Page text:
Your credit score reflects your potential for future credit risk, aka “creditworthiness,” based on your past credit behavior. A mathematical algorithm takes the behaviors recorded in your credit report and generates your score into a three-digit number, which can range from 850 (“excellent credit”) to 350 (“bad credit”). But what exactly affects your credit score?
One of the most influential components of your score is your payment history, which incorporates information like late and on-time payments, bankruptcies, and liens. The later the payment, the more your score suffers. Another major factor is the amount you owe on your accounts, and what ratio of your available credit you’ve used. The length of time you’ve opened and used credit accounts also plays into your rating (longer is better). The types of credit you are using is also taken into consideration, as well as whether or not you have taken out any new credit recently. Personal and demographic information, such as race, income, and employment, do not affect your score.
Credit developers do not release their exact points for deductions, but do be aware that “hard inquiries,” which is when a lender requests a credit report on you to determine your worthiness for an auto loan, student loan, a new credit card, mortgage, etc., tend to affect your score negatively. Watch out for taking out too many of these in a close timeframe. They won’t improve your score. In fact, they will do the opposite!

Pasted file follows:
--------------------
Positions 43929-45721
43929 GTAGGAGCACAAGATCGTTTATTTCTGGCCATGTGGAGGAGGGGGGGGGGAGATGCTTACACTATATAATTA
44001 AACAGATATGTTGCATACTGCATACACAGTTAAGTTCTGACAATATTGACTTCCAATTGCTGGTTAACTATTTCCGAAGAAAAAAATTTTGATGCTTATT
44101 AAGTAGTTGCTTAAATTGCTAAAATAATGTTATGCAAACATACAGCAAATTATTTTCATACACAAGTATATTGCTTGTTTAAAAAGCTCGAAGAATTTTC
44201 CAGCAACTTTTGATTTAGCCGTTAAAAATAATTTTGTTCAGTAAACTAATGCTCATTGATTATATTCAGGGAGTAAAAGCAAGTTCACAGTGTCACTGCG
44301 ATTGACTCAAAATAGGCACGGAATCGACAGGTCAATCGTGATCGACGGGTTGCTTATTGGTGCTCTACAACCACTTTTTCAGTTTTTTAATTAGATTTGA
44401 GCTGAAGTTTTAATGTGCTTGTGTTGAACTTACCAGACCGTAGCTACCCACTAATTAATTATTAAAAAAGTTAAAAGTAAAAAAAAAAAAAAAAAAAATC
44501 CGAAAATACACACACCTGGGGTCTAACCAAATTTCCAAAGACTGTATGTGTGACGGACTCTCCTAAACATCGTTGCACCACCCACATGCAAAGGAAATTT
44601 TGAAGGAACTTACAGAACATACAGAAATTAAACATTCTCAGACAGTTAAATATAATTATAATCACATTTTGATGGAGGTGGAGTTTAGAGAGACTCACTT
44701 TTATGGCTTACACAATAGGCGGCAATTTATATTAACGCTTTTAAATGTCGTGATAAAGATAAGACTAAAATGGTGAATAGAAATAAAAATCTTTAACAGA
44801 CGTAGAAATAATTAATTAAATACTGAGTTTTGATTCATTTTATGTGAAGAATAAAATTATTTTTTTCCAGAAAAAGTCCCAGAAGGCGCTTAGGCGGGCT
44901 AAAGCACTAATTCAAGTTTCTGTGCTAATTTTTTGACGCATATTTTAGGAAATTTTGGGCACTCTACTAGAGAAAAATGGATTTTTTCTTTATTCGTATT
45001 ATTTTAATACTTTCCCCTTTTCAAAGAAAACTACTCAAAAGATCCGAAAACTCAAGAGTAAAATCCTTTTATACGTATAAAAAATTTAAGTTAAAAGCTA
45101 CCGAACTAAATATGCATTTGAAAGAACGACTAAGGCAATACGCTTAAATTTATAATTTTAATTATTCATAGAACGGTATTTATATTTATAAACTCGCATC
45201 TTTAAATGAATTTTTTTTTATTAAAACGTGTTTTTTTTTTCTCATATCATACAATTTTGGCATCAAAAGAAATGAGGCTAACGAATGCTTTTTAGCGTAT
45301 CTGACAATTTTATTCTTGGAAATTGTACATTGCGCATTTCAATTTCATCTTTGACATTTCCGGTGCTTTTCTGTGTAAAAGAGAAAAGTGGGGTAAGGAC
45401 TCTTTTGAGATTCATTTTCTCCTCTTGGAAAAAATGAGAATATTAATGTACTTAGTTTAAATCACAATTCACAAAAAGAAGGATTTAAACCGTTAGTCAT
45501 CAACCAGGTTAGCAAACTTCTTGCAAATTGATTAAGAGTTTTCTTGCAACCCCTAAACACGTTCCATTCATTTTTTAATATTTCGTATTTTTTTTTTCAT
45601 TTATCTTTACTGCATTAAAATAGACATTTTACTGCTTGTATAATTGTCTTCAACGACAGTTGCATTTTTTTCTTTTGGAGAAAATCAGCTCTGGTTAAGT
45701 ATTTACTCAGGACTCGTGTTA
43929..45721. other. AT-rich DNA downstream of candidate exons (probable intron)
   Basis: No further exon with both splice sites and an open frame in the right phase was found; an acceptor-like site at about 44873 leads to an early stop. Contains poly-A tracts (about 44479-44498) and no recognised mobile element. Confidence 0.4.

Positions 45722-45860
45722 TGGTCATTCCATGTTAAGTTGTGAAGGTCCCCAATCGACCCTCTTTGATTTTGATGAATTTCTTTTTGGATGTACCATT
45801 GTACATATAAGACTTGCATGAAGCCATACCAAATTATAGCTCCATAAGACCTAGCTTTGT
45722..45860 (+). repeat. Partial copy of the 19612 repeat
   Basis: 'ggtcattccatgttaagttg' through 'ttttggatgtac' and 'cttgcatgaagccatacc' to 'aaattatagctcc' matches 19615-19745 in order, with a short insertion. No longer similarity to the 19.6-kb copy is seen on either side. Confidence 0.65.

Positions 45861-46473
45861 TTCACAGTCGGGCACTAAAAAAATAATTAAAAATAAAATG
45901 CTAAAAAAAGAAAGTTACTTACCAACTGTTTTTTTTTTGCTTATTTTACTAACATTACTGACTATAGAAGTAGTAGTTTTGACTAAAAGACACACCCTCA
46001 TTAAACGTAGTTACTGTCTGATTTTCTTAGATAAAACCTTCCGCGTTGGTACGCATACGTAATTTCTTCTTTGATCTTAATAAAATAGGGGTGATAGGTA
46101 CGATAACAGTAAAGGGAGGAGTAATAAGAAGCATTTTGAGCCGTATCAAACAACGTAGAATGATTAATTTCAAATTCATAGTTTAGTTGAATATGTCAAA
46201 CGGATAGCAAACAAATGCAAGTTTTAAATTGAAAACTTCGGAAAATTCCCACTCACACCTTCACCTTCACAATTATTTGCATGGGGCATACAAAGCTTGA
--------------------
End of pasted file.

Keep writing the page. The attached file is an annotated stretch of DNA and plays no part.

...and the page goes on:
Also, federal law allows you to get a free copy of your credit report every 12 months from each credit reporting company. Take advantage and look at your free annual credit report. Make sure no one else has opened accounts in your name.
Your credit score is a vital part of your financial health. Be sure to check your credit score annually, and diligently pay off debts, rather than accumulating more!